• Saturday, Dec 07, 2019
  • Last Update : 02:25 pm

Dhaka exploring all avenues for Rohingya repatriation

  • Published at 08:39 pm December 3rd, 2019
Rohingya
Photo shows a rohingya camp in Cox 's Bazar Mahmud Hossain Opu/Dhaka Tribune

China is working through bilateral mechanisms, Secretary Momen said

Bangladesh has said it keeps exploring all possible avenues through bilateral and international mechanisms to send back Rohingyas safely to their place of origin in Rakhine State.

“We want to work in all areas with the same pace with an active trilateral effort with China and Myanmar in place,” 

Masud Bin Momen secretary (Asia and Pacific) at the Ministry of Foreign Affairs briefed reporters at State guesthouse Meghna after the second Foreign Office Consultation (FOC) with the Philippines on Tuesday.

He said it will be a very difficult proposition if the Rohingya issue is left with the bilateral front only considering past experiences, reports UNB.

Masud Bin Momen secretary (Asia and Pacific) at Ministry of Foreign Affairs adresses the second Foreign Office Consultation (FOC) at State guesthouse Meghna with the Philippines on Tuesday, December 3, 2019 | PIDSecretary Momen said Bangladesh, China and Myanmar are moving ahead trilaterally as China is working as a sort of guarantor to send Rohingyas back through bilateral mechanisms. 

Responding to a question, he said the issue of “accountability and justice” is a matter of high moral grounds as genocidal acts had taken place; and the international community has a responsibility to address the issue.

On November 14, pre-trial Chamber III of the International Criminal Court had authorized the Prosecutor to proceed with an investigation for the alleged crimes within the ICC’s jurisdiction committed against the Rohingya people from Myanmar.

ICC Prosecutor Fatou Bensouda said her investigation will seek to uncover the truth. “My office will now focus on ensuring the success of its independent and impartial investigation."

Suu Kyi is among several top Myanmar officials named in a case filed in Argentina for crimes against Rohingya Muslims and it shows the Nobel Laureate, for the first time, has been legally targeted over the crisis.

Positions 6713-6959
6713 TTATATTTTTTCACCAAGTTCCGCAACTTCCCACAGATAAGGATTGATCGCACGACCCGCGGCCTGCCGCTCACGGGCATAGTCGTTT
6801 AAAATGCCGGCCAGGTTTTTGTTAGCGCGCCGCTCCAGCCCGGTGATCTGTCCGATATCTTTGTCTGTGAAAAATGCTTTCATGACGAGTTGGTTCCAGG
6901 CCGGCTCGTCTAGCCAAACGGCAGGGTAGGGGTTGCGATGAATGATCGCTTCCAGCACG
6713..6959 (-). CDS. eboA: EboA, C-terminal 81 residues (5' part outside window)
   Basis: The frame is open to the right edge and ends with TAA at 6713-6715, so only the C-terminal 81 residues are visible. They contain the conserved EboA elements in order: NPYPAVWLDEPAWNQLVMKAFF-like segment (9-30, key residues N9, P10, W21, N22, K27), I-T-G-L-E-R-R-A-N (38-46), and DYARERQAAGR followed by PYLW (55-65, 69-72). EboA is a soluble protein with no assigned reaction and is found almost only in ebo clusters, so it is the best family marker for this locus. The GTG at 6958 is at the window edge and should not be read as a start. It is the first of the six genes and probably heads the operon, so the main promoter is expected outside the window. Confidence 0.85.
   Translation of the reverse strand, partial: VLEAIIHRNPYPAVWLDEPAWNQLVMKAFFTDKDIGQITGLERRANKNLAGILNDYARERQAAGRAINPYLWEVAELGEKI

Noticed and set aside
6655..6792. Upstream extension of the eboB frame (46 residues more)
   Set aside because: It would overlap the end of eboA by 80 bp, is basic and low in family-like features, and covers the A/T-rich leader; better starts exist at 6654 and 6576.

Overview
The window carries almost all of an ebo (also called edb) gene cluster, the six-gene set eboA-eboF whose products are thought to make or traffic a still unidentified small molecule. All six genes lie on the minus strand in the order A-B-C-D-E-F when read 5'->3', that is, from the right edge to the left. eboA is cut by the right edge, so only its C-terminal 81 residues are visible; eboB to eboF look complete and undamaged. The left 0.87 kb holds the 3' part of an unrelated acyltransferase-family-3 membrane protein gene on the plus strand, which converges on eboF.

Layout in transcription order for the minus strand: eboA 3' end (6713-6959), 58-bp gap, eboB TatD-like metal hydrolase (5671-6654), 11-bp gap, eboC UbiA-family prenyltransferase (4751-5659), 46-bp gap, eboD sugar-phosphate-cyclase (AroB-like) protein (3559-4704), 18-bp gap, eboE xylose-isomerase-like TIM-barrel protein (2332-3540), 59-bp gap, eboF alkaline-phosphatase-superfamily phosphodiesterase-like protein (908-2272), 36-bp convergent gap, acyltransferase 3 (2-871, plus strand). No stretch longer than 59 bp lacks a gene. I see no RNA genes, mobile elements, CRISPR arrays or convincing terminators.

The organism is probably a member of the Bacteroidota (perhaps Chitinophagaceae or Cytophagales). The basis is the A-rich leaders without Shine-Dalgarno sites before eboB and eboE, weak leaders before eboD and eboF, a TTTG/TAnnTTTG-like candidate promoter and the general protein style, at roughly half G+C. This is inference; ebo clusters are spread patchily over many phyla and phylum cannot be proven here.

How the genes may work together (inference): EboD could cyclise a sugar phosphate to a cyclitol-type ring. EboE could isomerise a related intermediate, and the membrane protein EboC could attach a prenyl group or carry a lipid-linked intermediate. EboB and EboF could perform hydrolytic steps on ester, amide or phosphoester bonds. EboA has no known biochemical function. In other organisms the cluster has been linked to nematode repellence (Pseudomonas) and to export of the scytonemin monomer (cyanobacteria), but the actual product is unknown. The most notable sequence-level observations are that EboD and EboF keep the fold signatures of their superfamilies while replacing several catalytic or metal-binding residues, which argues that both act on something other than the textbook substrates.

On November 11, Gambia filed a case at the United Nations’ highest court, accusing Myanmar of “genocide” in its campaign against its Rohingya Muslim minority.

Gambia, which filed the case on behalf of the Organization of Islamic Cooperation (OIC), asked the International Court of Justice (ICJ) to urgently order measures “to stop Myanmar’s genocidal conduct immediately.”

Secretary Momen said they see this development on the legal front as “confidence building measures” as these mechanisms will help build confidence among Rohingyas.

“If some sort of justice is not ensured, these traumatized people will not get back confidence and courage to go back (to their place of origin in Rakhine),” he said.

Secretary Momen said so far they are not seeing any visible results on what Myanmar claimed to be done.

Bangladesh is hosting over 1.1 million Rohingyas and most of them entered Cox’s Bazar from August 25, 2017 amid a military crackdown on Rohingyas in Rakhine State.

Not a single Rohingya was repatriated over the last two years due to Myanmar’s “failure” to build confidence among Rohingyas and a conducive environment in Rakhine State, officials here said.

Bangladesh has so far handed over names of over one lakh Rohingyas to Myanmar authorities for verification and subsequently expedite their repatriation efforts but Myanmar is yet to take back its nationals from Bangladesh, according to the Ministry of Foreign Affairs in Dhaka.